Moule's observation that there really is no sense in praying for exemption from πειρασμός if the πειρασμός in the petition is taken as a "testing to be experienced by believers"—indeed, that taking πειρασμός to have this meaning, renders the petition illogical, if not absurd, and that it therefore cannot be what Matthew and Luke thought Jesus was saying when he urged his disciples to urge God μὴ εἰσενέγκῃς ἡμᾶς εἰς πειρασμόν—is supported by the peculiar way the petition is (mis)transmitted in the manuscript tradition or glossed by early commentators. For instance, Marcion reproduces it as "Do not suffer us to be led into 'testing'" (καὶ μὴ εἰσενέγκῃς ἡμᾶς εἰς πειρασμόν), a gloss that appears again in the early third century in a fragment of a work by Dionysius, bishop of Alexandria and pupil of Origen, who, when commenting on how the petition is to be understood, says, "that is, do not suffer us to fall into 'testing'" (καὶ δὴ καὶ μὴ εἰσενέγκῃς ἡμᾶς εἰς πειρασμόν· τουτέστι, μὴ ἐάσῃς ἡμᾶςἐμπεσεῖν εἰς πειρασμόν [Patrologia Graeca 10:1601]). Tertullian rendered it "Do not allow us to be led into 'testing' by him who 'tests' (the devil)" ("Ne nos inducas in temptationem, id est, ne nos patiaris induci ab eo utique qui temptat," De oratione 8), and Cyprian recites it in the form "do not suffer us to be induced into 'testing'" ("et ne patiaris nos induci in temtationem"). In Codex Bobbiensis and the Itala we find "ne passus fueris induci nos in temptationem," and Chromatius of Aquila, Jerome, Augustine, and various Western liturgies gloss it as "Do not lead us into testing which we cannot bear" ("et ne nos inferas in temptationem quam suffere non possumus"/"ne inducas nos in temptationem quam ferre non possumus"). On all of this, see Willis, "Lead Us Not into Temptation," 281-88; A.J.B. Higgins, "Lead Us Not Into Temptation: Some Latin Variants," Journal of Theological Studies o.s. 46 (1945): 179-83.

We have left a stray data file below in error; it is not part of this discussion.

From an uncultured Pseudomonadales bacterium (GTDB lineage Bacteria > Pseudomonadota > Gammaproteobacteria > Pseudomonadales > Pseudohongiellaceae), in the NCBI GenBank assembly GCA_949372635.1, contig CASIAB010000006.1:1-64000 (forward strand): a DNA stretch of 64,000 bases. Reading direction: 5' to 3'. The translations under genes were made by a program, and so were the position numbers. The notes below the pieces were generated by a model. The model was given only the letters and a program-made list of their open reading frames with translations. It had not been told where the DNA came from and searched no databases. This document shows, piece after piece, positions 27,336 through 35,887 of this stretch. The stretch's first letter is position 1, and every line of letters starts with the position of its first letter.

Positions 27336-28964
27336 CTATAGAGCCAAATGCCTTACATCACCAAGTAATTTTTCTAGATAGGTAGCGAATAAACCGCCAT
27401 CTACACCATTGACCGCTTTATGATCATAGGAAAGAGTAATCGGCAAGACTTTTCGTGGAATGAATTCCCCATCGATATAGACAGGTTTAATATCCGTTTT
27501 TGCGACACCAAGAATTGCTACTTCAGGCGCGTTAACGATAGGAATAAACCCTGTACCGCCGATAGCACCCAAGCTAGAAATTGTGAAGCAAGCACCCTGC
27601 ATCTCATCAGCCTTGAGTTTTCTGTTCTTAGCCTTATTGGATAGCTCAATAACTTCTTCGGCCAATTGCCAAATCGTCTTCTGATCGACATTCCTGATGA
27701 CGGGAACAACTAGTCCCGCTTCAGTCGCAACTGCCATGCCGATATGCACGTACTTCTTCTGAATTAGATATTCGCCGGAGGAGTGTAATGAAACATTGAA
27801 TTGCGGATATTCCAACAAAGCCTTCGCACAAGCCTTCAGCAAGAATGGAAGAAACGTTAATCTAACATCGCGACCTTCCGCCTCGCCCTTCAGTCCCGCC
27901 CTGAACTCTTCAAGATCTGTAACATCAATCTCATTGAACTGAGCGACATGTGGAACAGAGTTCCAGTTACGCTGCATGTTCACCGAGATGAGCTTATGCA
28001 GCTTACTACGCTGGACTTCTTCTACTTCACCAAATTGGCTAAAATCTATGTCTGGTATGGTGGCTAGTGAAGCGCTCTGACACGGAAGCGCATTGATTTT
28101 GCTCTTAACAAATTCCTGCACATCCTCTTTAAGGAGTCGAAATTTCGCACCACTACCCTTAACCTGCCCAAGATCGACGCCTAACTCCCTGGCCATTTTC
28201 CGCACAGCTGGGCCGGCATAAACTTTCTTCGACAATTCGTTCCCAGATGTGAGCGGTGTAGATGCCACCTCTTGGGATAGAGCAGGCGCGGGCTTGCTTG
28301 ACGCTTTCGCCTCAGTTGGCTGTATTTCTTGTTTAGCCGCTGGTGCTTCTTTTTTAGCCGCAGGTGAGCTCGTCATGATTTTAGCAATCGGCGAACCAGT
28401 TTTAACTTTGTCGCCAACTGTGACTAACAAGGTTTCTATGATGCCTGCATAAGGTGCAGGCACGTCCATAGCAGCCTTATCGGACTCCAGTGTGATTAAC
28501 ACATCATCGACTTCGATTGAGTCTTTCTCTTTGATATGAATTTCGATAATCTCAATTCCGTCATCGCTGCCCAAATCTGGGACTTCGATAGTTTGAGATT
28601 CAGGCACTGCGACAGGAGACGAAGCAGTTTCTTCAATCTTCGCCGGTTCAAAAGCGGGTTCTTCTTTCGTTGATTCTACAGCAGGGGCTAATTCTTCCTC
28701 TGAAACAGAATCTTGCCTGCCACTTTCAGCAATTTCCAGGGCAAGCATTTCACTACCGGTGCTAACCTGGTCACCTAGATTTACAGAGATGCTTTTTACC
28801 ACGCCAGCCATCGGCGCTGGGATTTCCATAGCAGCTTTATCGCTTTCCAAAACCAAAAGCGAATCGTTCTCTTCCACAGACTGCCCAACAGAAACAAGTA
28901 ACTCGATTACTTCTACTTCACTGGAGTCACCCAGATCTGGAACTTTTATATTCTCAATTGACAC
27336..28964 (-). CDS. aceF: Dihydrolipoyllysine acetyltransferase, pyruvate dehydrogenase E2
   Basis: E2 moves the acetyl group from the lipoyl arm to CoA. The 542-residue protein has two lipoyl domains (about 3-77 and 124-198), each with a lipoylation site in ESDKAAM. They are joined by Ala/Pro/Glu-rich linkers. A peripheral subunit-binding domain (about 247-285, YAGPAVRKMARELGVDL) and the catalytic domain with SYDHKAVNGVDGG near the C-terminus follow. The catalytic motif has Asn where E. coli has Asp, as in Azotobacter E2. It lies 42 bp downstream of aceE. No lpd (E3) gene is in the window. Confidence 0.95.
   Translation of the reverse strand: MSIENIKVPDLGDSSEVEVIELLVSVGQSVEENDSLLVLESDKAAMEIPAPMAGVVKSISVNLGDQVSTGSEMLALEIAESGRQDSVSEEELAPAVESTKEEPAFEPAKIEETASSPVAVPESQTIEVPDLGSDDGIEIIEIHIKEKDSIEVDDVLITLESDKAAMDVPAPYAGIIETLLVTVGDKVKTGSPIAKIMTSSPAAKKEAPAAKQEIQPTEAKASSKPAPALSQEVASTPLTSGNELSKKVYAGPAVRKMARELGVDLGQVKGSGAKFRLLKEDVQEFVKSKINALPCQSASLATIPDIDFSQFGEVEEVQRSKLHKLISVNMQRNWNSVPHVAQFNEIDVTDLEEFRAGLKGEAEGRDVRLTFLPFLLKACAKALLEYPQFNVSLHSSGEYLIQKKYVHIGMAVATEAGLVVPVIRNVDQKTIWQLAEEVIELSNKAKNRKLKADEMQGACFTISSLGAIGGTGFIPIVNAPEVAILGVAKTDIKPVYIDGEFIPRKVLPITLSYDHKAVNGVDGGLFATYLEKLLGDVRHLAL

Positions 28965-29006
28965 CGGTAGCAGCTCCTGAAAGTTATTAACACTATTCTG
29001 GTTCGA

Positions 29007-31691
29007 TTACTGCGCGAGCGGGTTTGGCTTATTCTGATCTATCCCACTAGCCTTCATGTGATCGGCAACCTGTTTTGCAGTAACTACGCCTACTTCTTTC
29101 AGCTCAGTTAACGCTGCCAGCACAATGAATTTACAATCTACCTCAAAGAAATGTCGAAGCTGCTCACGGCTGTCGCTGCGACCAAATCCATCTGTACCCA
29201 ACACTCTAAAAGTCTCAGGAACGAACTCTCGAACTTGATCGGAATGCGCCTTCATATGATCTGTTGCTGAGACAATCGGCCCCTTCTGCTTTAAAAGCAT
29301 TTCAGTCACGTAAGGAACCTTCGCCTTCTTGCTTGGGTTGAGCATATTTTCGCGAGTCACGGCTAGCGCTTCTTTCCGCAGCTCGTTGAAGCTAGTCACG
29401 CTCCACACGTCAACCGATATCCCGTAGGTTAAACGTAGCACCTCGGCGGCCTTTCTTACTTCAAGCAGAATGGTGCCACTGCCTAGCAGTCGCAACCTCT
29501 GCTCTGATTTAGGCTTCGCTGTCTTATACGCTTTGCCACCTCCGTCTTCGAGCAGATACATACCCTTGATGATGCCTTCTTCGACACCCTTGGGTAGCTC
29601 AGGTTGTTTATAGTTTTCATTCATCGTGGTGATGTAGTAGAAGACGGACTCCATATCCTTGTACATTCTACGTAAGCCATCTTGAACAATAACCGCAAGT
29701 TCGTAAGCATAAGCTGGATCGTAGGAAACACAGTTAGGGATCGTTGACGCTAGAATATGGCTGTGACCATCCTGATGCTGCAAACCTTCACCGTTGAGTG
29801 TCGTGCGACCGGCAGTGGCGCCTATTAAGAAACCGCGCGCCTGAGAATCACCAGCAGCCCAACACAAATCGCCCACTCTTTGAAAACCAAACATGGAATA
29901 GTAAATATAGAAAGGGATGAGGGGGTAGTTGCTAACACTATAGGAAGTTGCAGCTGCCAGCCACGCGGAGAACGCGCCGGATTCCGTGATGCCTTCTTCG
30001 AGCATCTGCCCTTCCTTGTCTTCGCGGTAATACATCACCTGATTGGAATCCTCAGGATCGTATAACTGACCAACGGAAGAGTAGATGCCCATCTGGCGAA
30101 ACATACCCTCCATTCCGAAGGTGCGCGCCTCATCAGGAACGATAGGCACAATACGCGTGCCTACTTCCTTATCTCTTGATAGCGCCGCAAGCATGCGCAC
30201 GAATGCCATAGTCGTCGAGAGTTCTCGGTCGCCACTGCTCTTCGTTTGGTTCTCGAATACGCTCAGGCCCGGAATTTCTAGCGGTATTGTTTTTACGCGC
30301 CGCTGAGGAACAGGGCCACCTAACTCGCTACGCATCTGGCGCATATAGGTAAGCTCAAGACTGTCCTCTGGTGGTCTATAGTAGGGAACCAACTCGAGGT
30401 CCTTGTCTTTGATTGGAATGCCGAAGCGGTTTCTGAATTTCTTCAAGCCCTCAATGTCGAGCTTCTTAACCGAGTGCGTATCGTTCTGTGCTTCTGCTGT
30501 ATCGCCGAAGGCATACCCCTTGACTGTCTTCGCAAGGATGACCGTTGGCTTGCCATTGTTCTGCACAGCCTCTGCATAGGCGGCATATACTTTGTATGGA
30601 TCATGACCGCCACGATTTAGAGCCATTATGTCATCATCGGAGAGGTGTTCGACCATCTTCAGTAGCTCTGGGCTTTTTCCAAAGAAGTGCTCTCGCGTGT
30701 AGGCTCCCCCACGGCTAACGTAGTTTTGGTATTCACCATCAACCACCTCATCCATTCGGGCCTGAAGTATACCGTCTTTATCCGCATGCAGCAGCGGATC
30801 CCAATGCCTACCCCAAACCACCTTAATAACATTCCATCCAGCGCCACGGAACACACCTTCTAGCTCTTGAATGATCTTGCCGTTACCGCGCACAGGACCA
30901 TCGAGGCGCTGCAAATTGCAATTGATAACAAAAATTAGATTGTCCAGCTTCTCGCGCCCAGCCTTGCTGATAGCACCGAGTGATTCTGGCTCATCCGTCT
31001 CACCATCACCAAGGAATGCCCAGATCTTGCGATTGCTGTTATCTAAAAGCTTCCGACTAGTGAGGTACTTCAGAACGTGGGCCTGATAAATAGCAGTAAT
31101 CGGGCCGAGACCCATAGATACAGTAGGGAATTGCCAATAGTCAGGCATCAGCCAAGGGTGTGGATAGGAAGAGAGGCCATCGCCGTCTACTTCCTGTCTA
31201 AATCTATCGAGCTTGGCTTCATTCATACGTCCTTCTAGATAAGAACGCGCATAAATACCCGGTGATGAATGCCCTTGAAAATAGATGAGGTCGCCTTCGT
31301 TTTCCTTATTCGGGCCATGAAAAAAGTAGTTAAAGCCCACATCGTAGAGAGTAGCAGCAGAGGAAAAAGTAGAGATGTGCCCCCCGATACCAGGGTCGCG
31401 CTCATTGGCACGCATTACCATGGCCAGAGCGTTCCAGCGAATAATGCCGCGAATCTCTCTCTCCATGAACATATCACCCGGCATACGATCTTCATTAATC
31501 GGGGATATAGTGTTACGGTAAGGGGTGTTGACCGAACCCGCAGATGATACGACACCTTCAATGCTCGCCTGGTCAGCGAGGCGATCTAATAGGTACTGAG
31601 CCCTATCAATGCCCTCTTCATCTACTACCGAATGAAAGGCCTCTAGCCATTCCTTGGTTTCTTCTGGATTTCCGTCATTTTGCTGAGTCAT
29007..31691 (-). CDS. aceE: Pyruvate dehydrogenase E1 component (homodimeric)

There is something wrong with the Greek quotation in Gibson's phrase
Marcion reproduces it as "Do not suffer us to be led into 'testing'" (καὶ μὴ εἰσενέγκῃς ἡμᾶς εἰς πειρασμόν).
The phrase should read
Marcion reproduces it as "Do not suffer us to be led into 'testing'" (μὴ ἄφες ἡμᾶς εἰσενεχθῆναι εἰς πειρασμόν).
Gibson's reference to Willis is to Geoffrey G. Willis, "Lead Us Not into Temptation," Downside Review Vol. 93, No. 313 (October, 1975) 281-288. The articles by Willis and Higgins are unavailable to me.



The Life of Fools

Lucretius, On the Nature of Things 3.1023 (tr. W.H.D. Rouse, rev. Martin F. Smith):
The fool's life at length becomes a hell on earth.

hic Acherusia fit stultorum denique vita.


Proportion of Truth to Falsehood

Jules Renard, Journal (March 17, 1906; tr. Louise Bogan and Elizabeth Roget):
Truth on earth is to falsehood what a pin's head is to the earth.

La vérité sur la terre est au mensonge comme une tête d'épingle à la terre elle-même.



Themistius, Orations 21 (259 b, tr. Robert J. Penella):
There is nothing harder to tolerate than hearing a person praise himself, especially if he praises his own learning; for those who are truly learned cannot help blushing even when others praise them on that score.

οὐδὲν οὕτως ἄκουσμα φορτικὸν ὡς ὁ καθ' ἑαυτοῦ ἔπαινος, καὶ ταῦτα ἐπὶ παιδείᾳ, ἐφ' ᾗ καὶ ἄλλων ἐπαινούντων ἐρυθριᾶν χρεὼν τοὺς ἀληθινῶς αὐτῆς ἐπηβόλους.

Sunday, December 10, 2017


Athletics in Olden Times

Philostratus, On Athletics 43, tr. Waldo E. Sweet, Sport and Recreation in Ancient Greece: A Sourcebook with Translations (New York: Oxford University Press, 1987), pp. 222-223: